You have one free articles for this month. Sign up for a CCIWA Membership for unlimited access.

Long service leave – national system employers

By CCIWA Editor 

Long service leave (LSL) is leave granted with pay to employees after they complete a defined period of employment or service with their employer.

Which LSL conditions apply to employees employed in companies that are national system employers?

National System Employers are companies that are both incorporated and defined as trading, financial or foreign corporations under Section 51(xx) of the Constitution and that are formed within the limits of the Commonwealth.

Effective from 1 January 2010 the Fair Work Act 2009 introduced the National Employment Standards (NES) for all constitutional corporations, which detail provisions for LSL.

The following summarises the operation of LSL entitlements under the Fair Work Act 2009 (FW Act) in Western Australia:

  • In general, if your employees were bound by a pre-reform award prior to the commencement of the NES, then the LSL entitlements in that award are preserved and continue to operate.
  • If your employees were bound by a Notional Agreement preserving a State Award (NAPSA) prior to the commencement of the NES, then the State LSL provisions will generally apply. Notwithstanding this there are a number of exceptions.  It is strongly recommended members contact CCI’s Employee Relations Advice Centre for guidance on this point.
  • If your agreement prior to the commencement of the NES contains LSL entitlements then generally those entitlements are preserved and continue to operate.
  • If your employees do not have award or agreement derived LSL entitlements then the State LSL provisions will apply. In Western Australia, the key LSL Act is the Long Service Leave Act (WA) 1958.

Different conditions apply depending on the circumstances of each employer and group of employees.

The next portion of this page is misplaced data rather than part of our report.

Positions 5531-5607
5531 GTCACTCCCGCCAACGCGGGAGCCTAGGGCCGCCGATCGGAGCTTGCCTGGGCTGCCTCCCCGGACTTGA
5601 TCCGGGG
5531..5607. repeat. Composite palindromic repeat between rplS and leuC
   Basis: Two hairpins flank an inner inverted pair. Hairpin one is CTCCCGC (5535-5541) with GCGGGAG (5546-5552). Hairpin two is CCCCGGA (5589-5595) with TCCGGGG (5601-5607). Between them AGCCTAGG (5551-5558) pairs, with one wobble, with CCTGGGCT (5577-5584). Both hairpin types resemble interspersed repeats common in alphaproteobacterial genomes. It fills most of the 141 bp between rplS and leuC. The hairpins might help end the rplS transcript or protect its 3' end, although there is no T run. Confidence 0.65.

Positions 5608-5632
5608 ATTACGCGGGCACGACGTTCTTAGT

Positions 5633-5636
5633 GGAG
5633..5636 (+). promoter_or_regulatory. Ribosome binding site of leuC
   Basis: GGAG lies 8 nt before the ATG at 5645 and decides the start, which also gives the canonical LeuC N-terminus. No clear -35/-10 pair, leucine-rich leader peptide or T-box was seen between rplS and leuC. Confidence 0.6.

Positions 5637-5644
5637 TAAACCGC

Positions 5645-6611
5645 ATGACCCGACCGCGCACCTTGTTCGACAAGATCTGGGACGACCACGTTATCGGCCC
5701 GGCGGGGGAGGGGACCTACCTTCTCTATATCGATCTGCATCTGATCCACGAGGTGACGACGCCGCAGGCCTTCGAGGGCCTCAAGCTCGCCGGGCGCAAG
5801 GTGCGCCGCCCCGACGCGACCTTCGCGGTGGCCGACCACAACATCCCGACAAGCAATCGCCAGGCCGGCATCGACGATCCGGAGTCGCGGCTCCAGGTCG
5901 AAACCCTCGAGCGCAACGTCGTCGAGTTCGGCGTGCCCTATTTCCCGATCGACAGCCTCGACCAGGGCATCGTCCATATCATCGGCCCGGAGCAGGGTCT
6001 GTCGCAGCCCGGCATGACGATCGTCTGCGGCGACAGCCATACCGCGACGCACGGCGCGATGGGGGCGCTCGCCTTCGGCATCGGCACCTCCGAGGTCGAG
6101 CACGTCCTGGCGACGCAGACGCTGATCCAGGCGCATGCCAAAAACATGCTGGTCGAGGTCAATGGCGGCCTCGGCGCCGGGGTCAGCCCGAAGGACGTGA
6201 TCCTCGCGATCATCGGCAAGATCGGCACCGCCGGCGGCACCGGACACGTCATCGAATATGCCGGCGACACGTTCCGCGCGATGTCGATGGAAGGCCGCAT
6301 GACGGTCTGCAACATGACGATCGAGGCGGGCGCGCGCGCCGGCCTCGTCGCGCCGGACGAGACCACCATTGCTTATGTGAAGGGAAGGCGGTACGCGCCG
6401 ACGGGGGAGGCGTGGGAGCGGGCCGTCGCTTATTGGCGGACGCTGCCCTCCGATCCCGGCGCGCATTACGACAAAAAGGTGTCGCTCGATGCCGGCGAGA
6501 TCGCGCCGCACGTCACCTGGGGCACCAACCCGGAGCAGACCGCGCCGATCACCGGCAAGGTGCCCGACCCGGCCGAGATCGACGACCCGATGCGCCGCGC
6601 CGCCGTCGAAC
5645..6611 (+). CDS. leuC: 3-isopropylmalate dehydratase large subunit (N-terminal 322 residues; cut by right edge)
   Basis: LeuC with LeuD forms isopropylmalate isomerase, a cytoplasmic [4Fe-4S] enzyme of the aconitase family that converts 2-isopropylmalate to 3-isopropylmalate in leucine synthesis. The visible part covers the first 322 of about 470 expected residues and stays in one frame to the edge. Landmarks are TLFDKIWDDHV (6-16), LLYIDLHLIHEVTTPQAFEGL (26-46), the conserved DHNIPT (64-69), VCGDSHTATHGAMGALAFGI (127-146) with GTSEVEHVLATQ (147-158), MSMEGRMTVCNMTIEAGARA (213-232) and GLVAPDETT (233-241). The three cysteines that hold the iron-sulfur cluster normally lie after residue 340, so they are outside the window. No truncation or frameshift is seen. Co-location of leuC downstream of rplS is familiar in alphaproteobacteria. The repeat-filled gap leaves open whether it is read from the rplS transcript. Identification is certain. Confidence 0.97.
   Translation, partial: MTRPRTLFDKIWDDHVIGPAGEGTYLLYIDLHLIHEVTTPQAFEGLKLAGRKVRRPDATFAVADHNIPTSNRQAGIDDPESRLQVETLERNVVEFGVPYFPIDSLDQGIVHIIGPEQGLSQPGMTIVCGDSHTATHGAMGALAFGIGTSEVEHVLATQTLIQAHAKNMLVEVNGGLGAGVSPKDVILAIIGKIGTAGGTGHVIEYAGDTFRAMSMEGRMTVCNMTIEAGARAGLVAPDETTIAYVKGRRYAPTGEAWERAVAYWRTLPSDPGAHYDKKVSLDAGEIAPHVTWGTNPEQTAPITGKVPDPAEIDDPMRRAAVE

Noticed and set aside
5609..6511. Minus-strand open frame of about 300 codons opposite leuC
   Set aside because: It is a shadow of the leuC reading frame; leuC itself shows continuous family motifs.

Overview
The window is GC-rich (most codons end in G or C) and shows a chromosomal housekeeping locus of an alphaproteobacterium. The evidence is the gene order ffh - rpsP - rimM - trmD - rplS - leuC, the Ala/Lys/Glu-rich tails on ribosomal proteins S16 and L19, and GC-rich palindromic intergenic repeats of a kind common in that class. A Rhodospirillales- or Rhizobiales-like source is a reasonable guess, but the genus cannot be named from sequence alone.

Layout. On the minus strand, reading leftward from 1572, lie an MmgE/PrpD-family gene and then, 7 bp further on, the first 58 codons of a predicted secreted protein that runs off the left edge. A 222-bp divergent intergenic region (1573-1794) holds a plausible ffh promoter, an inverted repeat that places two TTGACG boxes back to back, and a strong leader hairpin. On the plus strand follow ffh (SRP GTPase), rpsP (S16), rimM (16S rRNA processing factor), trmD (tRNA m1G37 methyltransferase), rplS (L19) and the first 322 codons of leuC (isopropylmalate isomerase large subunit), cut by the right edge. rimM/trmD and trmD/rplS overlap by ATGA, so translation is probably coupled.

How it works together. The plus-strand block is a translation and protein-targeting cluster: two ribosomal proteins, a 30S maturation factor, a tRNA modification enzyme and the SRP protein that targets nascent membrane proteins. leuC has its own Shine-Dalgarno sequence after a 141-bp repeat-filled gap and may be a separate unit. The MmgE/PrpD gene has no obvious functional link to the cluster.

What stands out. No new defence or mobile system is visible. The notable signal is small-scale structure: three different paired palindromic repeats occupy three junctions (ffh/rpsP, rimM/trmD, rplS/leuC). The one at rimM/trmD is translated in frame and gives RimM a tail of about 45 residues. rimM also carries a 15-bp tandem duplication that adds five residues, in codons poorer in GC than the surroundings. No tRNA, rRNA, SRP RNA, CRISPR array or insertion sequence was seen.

Employers may wish to seek advice on their specific circumstances but the most common situations are outlined below.

Construction industry employees are covered by the Construction Industry Portable Long Service Leave Act 1985.

Local government employees are covered by the Local Government (Long Service Leave) Regulations.

Service vs continuity

The key condition that qualifies an employee for LSL is a period of continuous service or continuous employment.

“Service” or “employment” is the time during a contract of employment that is counted for the purpose of determining an employee’s entitlement to LSL (i.e. time spent working or on paid leave or on military service or on jury duty).

“Continuity” refers to the unbroken period of service or employment for which the employee earns an entitlement to LSL.

Service or employment and continuity must be considered together to determine an employee’s entitlement to LSL. Some events will not be counted as service or employment for LSL calculations. For example, an employee could be continuously employed for an unbroken period of 11 years but have accrued only 10 years of LSL due to periods of time that did not count as employment in accordance with the LSL Act (e.g. the employee may have taken one years’ unpaid parental leave).

Transfer of business and LSL

Where a business is sold and some or all of the employees of the previous owner transfer to the new owner, for the purpose of LSL their service will not be broken.

In calculating the entitlement to LSL where transfer of business has occurred, the sum of the time served with the previous owner and the time served with the new owner will be deemed to be one continuous period with the service commencing from the day the employee began employment with the original owner of the business.

Casual and part-time employees

Casual and part-time employees are entitled to LSL provided their service or employment with the employer has been continuous.

For casual employee, continuous service or employment does not necessarily mean an unbroken period of service.

A series of employment periods (or employment contracts) could be deemed continuous service, provided the employee was available to work when rostered over the whole qualifying period.

Contracting out of LSL

Section 5 of the Long Service Leave Act (WA) 1958 provides that via agreement between an employer and an employee, the employee may forego an entitlement to LSL on the condition the employee is given an adequate benefit in lieu of the entitlement and the agreement is in writing.

Unless there are specific provisions in the award or industrial agreement the ability to contract out of LSL only applies to entitlements accrued under this Act.